Biden’s remarks on student debt in 2021 led White House staff to appease progressives, new book says


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FIRST ON FOX: Statements made by President Biden in Wisconsin last year created a tug of war between moderate and progressive Democrats over student debt cancellation and forced some in the White House to clean up the president’s remarks , according to a forthcoming book by two New York Times reporters.

An excerpt provided to Fox News from Jonathan Martin and Alexander Burns’ upcoming book, “This Won’t Pass: Trump, Biden, and the Battle for America’s Future“, describes the difficult response of progressives after Biden made it clear that he was not open to the idea of ​​​​forgiving a large part of student loan debt, especially for those who attended schools in the United States. Ivy League.

President Biden attends a CNN town hall at the Pabst Theater in Milwaukee, Wisconsin on February 16, 2021.
(Saul Loeb/AFP via Getty Images)

Speaking at a Milwaukee town hall in February 2021, Biden rejected an appeal from a member of the public asking his administration to forgive at least $50,000 in student loans to Americans across the country.

“I’m not going to make that happen,” Biden said. “It depends on whether or not you go to a private university or a public university.”


According to the book, Biden, who told members of the public at town hall that he was not interested in forgiving “the billions of dollars in debt for people who went to Harvard, Yale and Penn,” apparently associated “heavy debts to posh universities”.

Biden’s comments sent his staff, including chief of staff Ron Klain, into a spiral as they tried to alter what the president had said in a bid to appease the progressive wing of the party. This wing had called him to forgive more than the $10,000 he had originally promised, the authors explained.

Despite Biden’s own remarks, Klain, according to the book, spoke privately “with several congressional supporters of debt cancellation to assure them that his boss had no intention of taking such a position. closed”.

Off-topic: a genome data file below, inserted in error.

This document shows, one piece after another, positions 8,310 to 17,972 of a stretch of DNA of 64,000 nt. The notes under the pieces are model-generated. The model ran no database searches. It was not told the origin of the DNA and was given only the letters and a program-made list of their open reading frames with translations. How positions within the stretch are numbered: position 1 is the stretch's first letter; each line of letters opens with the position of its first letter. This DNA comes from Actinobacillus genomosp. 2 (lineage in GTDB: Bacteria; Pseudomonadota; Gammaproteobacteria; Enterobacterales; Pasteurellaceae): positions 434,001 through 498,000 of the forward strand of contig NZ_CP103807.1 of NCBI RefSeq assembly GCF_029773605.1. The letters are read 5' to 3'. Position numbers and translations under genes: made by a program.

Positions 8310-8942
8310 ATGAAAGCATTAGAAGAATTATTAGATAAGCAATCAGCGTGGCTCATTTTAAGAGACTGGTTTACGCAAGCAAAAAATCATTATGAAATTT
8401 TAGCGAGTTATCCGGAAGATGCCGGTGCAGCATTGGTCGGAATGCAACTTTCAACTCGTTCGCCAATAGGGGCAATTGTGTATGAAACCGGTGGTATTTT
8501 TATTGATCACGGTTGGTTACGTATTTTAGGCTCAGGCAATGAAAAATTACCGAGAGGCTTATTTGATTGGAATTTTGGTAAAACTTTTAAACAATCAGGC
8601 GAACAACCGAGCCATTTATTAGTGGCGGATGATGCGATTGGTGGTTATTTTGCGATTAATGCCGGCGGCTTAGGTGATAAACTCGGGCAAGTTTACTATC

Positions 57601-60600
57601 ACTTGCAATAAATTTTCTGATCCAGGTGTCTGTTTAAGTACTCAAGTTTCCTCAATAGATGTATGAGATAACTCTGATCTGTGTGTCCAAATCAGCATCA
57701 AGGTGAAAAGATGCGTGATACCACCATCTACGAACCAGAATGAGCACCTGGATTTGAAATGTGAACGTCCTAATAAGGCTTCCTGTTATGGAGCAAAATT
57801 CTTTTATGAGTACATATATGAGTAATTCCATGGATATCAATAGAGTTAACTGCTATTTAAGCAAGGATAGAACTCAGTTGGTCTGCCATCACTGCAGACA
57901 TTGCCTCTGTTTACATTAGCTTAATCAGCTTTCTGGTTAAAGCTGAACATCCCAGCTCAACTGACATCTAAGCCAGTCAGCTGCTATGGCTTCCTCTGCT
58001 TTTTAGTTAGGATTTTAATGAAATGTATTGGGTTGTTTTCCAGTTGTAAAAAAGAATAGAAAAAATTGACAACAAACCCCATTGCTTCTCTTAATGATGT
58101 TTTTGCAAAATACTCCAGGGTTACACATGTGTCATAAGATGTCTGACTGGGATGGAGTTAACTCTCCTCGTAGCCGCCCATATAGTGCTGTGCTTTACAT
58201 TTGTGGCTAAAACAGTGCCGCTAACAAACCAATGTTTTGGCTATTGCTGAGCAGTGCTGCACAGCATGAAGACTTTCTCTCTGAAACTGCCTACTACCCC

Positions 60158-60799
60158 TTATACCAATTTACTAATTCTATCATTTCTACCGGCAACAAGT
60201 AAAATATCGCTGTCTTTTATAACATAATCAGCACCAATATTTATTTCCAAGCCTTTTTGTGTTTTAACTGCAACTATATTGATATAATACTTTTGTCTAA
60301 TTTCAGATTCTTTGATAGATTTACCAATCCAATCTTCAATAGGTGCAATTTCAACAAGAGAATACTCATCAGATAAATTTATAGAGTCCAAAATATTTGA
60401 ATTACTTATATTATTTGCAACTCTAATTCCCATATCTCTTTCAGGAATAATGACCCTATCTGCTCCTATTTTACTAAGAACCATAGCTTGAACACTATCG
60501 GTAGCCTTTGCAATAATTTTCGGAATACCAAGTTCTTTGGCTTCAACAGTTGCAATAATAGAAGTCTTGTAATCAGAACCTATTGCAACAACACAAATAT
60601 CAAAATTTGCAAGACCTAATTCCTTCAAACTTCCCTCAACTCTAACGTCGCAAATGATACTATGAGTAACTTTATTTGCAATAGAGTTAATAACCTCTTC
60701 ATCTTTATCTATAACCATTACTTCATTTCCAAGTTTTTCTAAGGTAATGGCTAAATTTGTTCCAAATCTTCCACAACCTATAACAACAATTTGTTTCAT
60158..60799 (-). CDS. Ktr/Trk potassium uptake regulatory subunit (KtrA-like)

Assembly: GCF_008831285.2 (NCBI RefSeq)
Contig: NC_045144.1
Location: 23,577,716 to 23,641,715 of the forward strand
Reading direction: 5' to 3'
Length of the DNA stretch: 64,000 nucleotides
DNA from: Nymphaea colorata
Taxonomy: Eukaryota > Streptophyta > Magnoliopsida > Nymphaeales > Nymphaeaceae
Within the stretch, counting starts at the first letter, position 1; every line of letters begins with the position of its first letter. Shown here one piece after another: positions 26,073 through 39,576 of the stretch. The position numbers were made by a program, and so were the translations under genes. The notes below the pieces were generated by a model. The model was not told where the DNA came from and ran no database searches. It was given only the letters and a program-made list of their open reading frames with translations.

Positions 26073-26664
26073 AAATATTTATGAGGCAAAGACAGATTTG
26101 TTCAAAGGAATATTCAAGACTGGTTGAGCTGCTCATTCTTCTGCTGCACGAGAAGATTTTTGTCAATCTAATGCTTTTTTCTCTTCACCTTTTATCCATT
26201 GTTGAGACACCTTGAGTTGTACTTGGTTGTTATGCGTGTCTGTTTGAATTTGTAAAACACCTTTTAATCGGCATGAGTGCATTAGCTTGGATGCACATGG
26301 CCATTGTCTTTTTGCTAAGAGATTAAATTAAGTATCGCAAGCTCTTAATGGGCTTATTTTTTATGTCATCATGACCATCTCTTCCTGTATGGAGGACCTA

“A lawmaker who spoke with Ron Klain recalled him saying kindly that sometimes Biden got a little tangled up in his public statements,” the authors wrote. “When a group of House progressives again raised the subject with Klain in a meeting several weeks later, the trusted aide alluded to Biden’s comments as an error.”


“We fixed that the next day, didn’t we?” Klain spoke about Biden’s remarks, according to the recollection of a lawmaker who appeared in the book.

It was reported this week that Biden told members of Congress that he was considering options to cancel student loans through executive action.

Earlier this week, Senate Majority Leader chuck schumerDN.Y., has suggested that Biden is getting closer to canceling up to $50,000 in student loan debt for borrowers.

Senate Majority Leader Chuck Schumer, DN.Y., on Capitol Hill in Washington on June 22, 2021.

Senate Majority Leader Chuck Schumer, DN.Y., on Capitol Hill in Washington on June 22, 2021.
(AP Photo/J. Scott Applewhite)

“I will continue to urge the president to take this important step. And I say to my colleagues, I think the president is moving in our direction,” Schumer said from the Senate. “My discussions with him and his team have been very fruitful lately, and I hope he does the right thing. We are getting closer.”

Speaking about the pause in loan repayments, White House press secretary Jen Psaki said Tuesday that executive action by the president is on the table.

“He will make a decision before this break is over,” Psaki said. “At the moment it has been extended until August … and it is looking at other options for executive authority.”

Progressives are pushing Biden to write off student loan debt completely by executive order. They say the crippling debt hanging over the heads of many college graduates forces them to put off major life decisions and that student debt disproportionately affects minorities.

White House Press Secretary Jen Psaki speaks during a press briefing at the White House on March 4, 2022.

White House Press Secretary Jen Psaki speaks during a press briefing at the White House on March 4, 2022.
(AP Photo/Carolyn Kaster)


Federal student loan payments were first suspended in response to the economic toll of the COVID-19 pandemic shutdowns in May 2020 under former President Donald Trump. But as the economy emerged from the pandemic, Biden extended that hiatus multiple times after taking office, drawing criticism from Republicans.

The book is due out May 3.

Fox News’ Paul Best and Tyler Olson contributed to this article.

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